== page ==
Endocrine Abstracts (2017) 50 P063 | DOI: 10.1530/endoabs.50.P063

A difficult case of metastatic parathyroid cancer with refractory hypercalcaemia and medication-related osteonecrosis of the jaw

Tara McDonnell1, Manova Yuliya1, Stefano Fedele2 & Teng-Teng Chung1


1Department of Diabetes and Endocrinology, University College of London Hospital, London, UK; 2Eastman Dental Institute and Hospital Oral Medicine Unit, University College of London Hospital, London, UK.


We present the case and management of a 76 year old man who developed medication-related osteonecrosis of the jaw (MRONJ) as a result of 12 years of bisphosphonate and denosumab treatment for hypercalcaemia in the setting of metastatic parathyroid carcinoma.

Within two years of his original parathyroidectomy, he had metastatic recurrence diagnosed with progressive hypercalcaemia; imaging revealed three pulmonary nodules consistent with metastases.

His hypercalcaemia was refractory to treatment with a number of bisphosphonates and high dose cinacalcet (90 mg tds). We have previously described how his calcium levels eventually stabilised on denosumab 120 mg monthly from peak corrected calcium 3.35 mmol/L to 2.74 mmol/L (R.I. 2.2–2.6) alongside cinacalcet therapy.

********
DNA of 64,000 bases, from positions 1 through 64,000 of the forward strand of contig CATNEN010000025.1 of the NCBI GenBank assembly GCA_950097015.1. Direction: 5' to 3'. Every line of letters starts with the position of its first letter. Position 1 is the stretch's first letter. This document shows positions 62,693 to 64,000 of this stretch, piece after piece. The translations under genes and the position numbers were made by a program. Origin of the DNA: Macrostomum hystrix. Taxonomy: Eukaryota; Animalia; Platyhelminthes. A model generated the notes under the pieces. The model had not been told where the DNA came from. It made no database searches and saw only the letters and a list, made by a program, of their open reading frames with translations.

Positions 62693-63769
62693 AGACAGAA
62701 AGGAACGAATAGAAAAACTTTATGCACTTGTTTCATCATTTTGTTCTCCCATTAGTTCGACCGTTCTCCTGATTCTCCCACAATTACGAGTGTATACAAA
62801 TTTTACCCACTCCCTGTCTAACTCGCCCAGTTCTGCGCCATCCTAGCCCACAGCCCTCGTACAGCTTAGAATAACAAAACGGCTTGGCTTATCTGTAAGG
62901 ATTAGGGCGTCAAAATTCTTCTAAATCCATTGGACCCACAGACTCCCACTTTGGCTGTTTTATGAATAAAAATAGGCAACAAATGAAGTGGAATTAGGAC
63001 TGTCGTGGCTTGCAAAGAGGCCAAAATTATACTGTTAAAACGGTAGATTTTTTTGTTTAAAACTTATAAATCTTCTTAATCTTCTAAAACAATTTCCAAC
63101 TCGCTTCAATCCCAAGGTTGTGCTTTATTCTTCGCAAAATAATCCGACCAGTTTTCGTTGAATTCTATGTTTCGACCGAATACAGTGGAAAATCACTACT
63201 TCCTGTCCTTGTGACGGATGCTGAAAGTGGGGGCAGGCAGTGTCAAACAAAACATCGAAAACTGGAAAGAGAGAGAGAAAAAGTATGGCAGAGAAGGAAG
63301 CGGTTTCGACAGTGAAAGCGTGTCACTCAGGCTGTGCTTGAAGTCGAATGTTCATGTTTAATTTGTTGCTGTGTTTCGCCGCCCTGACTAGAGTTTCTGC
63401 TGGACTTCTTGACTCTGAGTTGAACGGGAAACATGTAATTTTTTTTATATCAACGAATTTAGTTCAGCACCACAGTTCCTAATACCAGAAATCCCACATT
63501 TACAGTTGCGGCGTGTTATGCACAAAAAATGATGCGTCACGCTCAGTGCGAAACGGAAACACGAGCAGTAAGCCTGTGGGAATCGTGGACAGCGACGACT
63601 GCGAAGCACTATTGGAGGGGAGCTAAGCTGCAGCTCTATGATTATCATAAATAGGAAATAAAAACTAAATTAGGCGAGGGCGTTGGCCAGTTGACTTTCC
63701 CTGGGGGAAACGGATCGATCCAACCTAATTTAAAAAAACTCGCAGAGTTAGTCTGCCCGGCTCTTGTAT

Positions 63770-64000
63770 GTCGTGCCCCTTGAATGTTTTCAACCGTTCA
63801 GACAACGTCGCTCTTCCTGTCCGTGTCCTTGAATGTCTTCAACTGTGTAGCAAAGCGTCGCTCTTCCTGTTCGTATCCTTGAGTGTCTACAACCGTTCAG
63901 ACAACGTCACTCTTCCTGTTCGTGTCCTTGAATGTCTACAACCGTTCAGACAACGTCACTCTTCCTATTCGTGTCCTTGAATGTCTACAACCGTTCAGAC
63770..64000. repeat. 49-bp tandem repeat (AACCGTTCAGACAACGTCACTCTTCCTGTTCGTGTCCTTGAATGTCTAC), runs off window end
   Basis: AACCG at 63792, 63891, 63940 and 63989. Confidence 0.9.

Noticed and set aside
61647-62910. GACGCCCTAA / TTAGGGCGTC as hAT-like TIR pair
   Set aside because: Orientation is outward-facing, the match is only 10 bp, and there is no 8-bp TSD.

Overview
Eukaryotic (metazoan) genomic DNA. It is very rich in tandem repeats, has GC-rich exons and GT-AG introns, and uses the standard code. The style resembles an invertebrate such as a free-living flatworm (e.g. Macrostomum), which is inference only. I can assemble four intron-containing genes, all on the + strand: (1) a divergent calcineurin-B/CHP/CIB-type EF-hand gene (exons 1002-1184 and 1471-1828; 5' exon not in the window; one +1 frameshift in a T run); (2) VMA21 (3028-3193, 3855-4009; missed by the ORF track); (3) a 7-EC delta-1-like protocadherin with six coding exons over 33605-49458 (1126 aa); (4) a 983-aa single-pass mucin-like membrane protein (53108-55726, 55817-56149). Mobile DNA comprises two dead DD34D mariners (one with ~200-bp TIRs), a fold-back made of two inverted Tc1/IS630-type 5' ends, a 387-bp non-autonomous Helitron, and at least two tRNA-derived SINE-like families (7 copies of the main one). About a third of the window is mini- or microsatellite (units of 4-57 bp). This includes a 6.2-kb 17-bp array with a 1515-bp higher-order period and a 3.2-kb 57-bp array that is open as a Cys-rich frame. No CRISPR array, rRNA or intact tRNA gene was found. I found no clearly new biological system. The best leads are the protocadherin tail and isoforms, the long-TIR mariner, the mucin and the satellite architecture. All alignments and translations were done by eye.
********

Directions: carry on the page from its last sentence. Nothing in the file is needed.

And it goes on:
Despite medical management his PTH levels rose consistent with progression of his metastatic disease. Two microwave ablative procedures of his pulmonary metastases were undertaken with good, albeit temporary result. Peak PTH pre-ablation was 148.3 pmol/L which reduced to 15pmol/L initially with normalisation of calcium.

Subsequently he developed severe painful symptoms of the mandible with swelling, submandibular fistulas, pus discharge and intra-oral bone exposure, in keeping with a diagnosis of MRONJ. A CT scan confirmed the presence of extensive osteonecrosis to the mandible, which was not surgically resectable.

Patients with parathyroid carcinoma historically have died of the complications of hypercalcaemia. Importantly our patient had significant morbidity when hypercalcaemic due to symptoms of fatigue, poor mobility and intermittent confusion which affected his quality of life.

Given a lack of robust data to suggest that stopping anti-resorptive therapy leads to any significant improvement of MRONJ, it was decided via multi-disciplinary discussion to continue denosumab +/− bisphosphonate therapy to prevent life-threatening complications and maintain stable calcium levels.

His MRONJ is being managed conservatively with antibiotics and analgesia.

Article tools

My recent searches

No recent searches.